SO FUNCTIONALITY AND CREATIVITY ARE BOTH IMPORTANT TO ME’
RIMZIM DADU needs no introduction. What makes her stand out from her peers in fashion is her innovative technique of weaving fabric with metal. The result is a rich glossy look that stands out in a crowd
BY RUKMA SALUJA
Rimzim Dadu grew up amidst fashion. Her father ran an export house in Delhi and she was exposed to fabric, cutting, sewing and all the paraphernalia associated with fashion from an early age. She would accompany her father to international exhibitions and trade shows like Prêt-à-Porter, Premier Vision, Hong Kong Fashion Week and WWD Magic, Las Vegas. It was no surprise that she studied Fashion Design and Technology at Pearl Academy in Delhi. Getting chosen for Lakme Fashion Week’s Gen Next program was what set the ball rolling for her. Her love of fabric and her love for experimentation led to the production of fabric woven with metal. The clothes have an eye-catching appeal. KNMA (Kiran Nader Museum of Art) recently held a retrospective exhibition celebrating 15 years of her work in fashion.
Excerpts from an interview:
You are known as a ‘progressive texturist’. Could you explain what that means?
This term collectively just reflects the brand’s ethos of experimentation, innovation, art and surface texturing. The futuristic textiles and designs from the brand are the amalgamation of this ethos. The media coined this term and I am perfectly comfortable with it as it nicely encapsulates what we do.
What gave birth to the idea of using metal in weaving?
Surface texturing is at the heart of everything we do. We love seeing the unexplored potential of a material—often by breaking apart and then putting back together. That’s how we discover our techniques. It’s a time consuming process— sometimes it takes years. But it’s very satisfying when I give the go-ahead to a textile after a prolonged process of experimentation to understand its fluidity, its structure and its ability to take shape on human forms. The process of creating silhouettes kicks in at this stage. Once again, it’s driven by the re-engineered material and its abilities and we don’t force a silhouette on it. We try different things, keeping comfort and wearability in mind. My pieces are often described as wearable art, so functionality and art are both important to me.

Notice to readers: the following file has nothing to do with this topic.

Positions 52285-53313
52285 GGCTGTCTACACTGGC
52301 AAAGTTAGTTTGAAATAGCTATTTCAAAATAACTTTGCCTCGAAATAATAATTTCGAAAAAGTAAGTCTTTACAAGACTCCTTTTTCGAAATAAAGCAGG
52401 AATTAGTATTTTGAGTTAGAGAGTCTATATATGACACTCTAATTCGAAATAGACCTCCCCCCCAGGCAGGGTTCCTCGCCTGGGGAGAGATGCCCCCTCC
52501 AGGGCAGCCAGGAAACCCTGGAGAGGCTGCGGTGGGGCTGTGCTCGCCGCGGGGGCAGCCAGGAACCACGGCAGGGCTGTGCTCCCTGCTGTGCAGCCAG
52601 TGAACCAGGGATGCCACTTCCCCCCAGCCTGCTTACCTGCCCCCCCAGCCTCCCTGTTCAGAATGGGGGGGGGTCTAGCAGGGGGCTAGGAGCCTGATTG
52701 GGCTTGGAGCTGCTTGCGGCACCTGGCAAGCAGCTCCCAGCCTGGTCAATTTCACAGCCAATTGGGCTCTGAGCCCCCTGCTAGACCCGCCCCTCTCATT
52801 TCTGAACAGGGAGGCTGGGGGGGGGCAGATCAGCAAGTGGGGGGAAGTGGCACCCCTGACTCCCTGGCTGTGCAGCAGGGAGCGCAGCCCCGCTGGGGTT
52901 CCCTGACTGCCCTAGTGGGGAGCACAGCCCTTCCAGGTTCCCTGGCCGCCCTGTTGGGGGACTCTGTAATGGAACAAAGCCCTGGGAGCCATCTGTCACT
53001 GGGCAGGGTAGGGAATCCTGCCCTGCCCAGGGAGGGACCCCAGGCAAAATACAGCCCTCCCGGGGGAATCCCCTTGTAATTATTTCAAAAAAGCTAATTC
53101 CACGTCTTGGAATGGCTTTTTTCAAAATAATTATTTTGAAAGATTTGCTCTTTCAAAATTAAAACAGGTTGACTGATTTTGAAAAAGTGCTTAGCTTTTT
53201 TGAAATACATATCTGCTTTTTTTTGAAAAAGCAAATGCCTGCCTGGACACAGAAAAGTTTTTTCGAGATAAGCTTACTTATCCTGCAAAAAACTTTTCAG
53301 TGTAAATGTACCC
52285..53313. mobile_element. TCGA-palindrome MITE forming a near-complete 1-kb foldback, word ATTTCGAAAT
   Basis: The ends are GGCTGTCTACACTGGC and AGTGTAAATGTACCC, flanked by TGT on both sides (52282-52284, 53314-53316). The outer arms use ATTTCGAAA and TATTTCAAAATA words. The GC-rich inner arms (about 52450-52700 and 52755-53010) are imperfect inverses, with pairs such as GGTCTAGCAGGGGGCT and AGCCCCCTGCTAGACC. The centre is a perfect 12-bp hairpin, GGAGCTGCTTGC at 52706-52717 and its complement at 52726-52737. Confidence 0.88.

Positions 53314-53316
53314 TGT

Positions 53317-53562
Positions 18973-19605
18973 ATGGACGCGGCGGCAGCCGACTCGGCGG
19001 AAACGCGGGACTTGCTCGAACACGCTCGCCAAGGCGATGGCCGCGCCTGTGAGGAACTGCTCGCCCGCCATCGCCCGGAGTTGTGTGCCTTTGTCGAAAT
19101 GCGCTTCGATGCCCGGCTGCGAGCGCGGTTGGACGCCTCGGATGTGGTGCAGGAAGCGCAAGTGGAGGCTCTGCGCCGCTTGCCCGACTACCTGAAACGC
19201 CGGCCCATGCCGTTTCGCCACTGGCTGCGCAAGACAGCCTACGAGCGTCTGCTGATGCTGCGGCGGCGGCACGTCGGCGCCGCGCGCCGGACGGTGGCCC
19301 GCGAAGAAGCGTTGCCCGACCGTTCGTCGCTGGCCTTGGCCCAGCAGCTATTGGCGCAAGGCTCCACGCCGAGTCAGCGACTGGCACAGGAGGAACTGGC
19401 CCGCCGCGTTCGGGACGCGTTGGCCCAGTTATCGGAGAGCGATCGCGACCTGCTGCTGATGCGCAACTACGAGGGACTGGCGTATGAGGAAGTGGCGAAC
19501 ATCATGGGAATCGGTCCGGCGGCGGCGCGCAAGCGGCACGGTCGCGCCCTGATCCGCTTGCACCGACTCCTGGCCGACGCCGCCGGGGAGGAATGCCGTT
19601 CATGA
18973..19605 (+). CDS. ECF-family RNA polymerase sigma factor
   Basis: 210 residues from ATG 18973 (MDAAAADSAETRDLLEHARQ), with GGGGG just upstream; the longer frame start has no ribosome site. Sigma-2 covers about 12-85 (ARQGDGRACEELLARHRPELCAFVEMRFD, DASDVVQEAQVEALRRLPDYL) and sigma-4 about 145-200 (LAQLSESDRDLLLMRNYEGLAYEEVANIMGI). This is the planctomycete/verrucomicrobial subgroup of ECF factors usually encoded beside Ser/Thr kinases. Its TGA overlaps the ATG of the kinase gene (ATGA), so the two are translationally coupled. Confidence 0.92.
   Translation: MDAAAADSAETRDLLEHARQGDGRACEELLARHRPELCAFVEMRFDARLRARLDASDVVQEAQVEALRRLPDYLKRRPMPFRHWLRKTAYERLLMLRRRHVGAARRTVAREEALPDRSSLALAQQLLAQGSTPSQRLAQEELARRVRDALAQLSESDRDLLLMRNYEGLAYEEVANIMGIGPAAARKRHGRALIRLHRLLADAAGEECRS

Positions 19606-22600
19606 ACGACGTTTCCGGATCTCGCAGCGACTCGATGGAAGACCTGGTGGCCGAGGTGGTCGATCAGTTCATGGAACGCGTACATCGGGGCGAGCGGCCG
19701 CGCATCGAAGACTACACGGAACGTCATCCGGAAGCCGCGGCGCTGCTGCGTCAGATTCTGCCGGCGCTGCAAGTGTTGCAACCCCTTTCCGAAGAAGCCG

Since you do not follow fashion forecasts and trends, where do you find inspiration?
The material has always been my inspiration and my muse. My creative process starts from the point when I get excited about a material. Then we start experimenting with it—taking it apart and then putting it back together in different ways—to see its hidden potential and then present it in a form that nobody expects. The deception of fluidity in structure, and structure in fluidity is something that excites me. Making the person try on something in metal and seeing them go “Oh, I didn’t know it would be so soft and comfortable” is something that drives me to constantly push myself and my muse—the material— further and further. Routine bores me and somehow I am always attracted to the unexpected. It’s good to have a bit of a rebel streak—it pushes me to break norms and conventions. When people describe my work as wearable art, I feel vindicated.
What childhood memories influence your design sensibility?
My design philosophy has evolved over the years. I usually don’t like tags but now I can reluctantly own the definition of wearable art that often gets assigned to my clothes. While the focus still remains on the textiles, the wearability and comfort factor is equally important to me.
You have been quoted as saying you have taken inspiration from the different artworks at KNMA. Can you give examples?
Going back to our roots is what inspired this collection. I wanted to revisit my work of the past 15 years with gratitude, honesty and also through a critical lens. We took inspiration from our textile innovations at different points in our journey to make the latest collection. We used innovative surfaces—like paper, silicone, acrylic, steel, re-engineered zari and chiffon—in this collection. It was interesting to revisit the work I did more than a decade ago and see it with a fresh perspective. It was refreshing to see that textile explorations from more than a decade ago are still relevant. I was happy to bring them back on the runway. Each look was an ode to our journey and it further strengthened our resolve to stay true to our ethos of creating timeless pieces. There is no limitation to when I look at a material and wonder if it could work as a surface. I don’t go to fabric stores for sourcing or inspiration. I go to unusual places like factories, scrap markets and hardware shops, to name a few. But not every experiment works. So even the different artworks at KNMA inspired me.